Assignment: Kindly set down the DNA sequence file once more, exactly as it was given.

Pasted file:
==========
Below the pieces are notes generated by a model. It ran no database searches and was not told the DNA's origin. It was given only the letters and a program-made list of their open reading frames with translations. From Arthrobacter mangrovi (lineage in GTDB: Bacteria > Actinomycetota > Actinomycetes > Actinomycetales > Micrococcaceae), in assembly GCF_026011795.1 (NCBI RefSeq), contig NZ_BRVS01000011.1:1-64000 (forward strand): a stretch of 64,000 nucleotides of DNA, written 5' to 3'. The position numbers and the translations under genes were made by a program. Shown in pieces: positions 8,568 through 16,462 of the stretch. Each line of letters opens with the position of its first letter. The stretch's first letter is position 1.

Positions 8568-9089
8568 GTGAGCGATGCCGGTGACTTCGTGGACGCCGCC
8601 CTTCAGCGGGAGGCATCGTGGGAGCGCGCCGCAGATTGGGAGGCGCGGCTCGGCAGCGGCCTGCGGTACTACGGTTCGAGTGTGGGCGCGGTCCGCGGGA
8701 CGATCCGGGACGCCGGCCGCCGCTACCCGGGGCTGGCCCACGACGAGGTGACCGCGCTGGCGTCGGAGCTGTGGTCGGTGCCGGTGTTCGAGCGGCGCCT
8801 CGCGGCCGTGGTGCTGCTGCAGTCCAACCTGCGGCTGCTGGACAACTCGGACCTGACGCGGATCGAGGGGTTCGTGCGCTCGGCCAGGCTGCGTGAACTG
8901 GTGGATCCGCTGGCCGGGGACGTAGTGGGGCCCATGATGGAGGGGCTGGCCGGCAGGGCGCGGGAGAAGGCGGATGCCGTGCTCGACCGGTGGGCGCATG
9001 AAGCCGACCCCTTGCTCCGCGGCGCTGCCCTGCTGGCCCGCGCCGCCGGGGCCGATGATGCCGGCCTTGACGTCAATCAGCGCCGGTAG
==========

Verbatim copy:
Below the pieces are notes generated by a model. It ran no database searches and was not told the DNA's origin. It was given only the letters and a program-made list of their open reading frames with translations. From Arthrobacter mangrovi (lineage in GTDB: Bacteria > Actinomycetota > Actinomycetes > Actinomycetales > Micrococcaceae), in assembly GCF_026011795.1 (NCBI RefSeq), contig NZ_BRVS01000011.1:1-64000 (forward strand): a stretch of 64,000 nucleotides of DNA, written 5' to 3'. The position numbers and the translations under genes were made by a program. Shown in pieces: positions 8,568 through 16,462 of the stretch. Each line of letters opens with the position of its first letter. The stretch's first letter is position 1.

Positions 8568-9089
8568 GTGAGCGATGCCGGTGACTTCGTGGACGCCGCC
8601 CTTCAGCGGGAGGCATCGTGGGAGCGCGCCGCAGATTGGGAGGCGCGGCTCGGCAGCGGCCTGCGGTACTACGGTTCGAGTGTGGGCGCGGTCCGCGGGA
8701 CGATCCGGGACGCCGGCCGCCGCTACCCGGGGCTGGCCCACGACGAGGTGACCGCGCTGGCGTCGGAGCTGTGGTCGGTGCCGGTGTTCGAGCGGCGCCT
8801 CGCGGCCGTGGTGCTGCTGCAGTCCAACCTGCGGCTGCTGGACAACTCGGACCTGACGCGGATCGAGGGGTTCGTGCGCTCGGCCAGGCTGCGTGAACTG
8901 GTGGATCCGCTGGCCGGGGACGTAGTGGGGCCCATGATGGAGGGGCTGGCCGGCAGGGCGCGGGAGAAGGCGGATGCCGTGCTCGACCGGTGGGCGCATG
9001 AAGCCGACCCCTTGCTCCGCGGCGCTGCCCTGCTGGCCCGCGCCGCCGGGGCCGATGATGCCGGCCTTGACGTCAATCAGCGCCGGTAG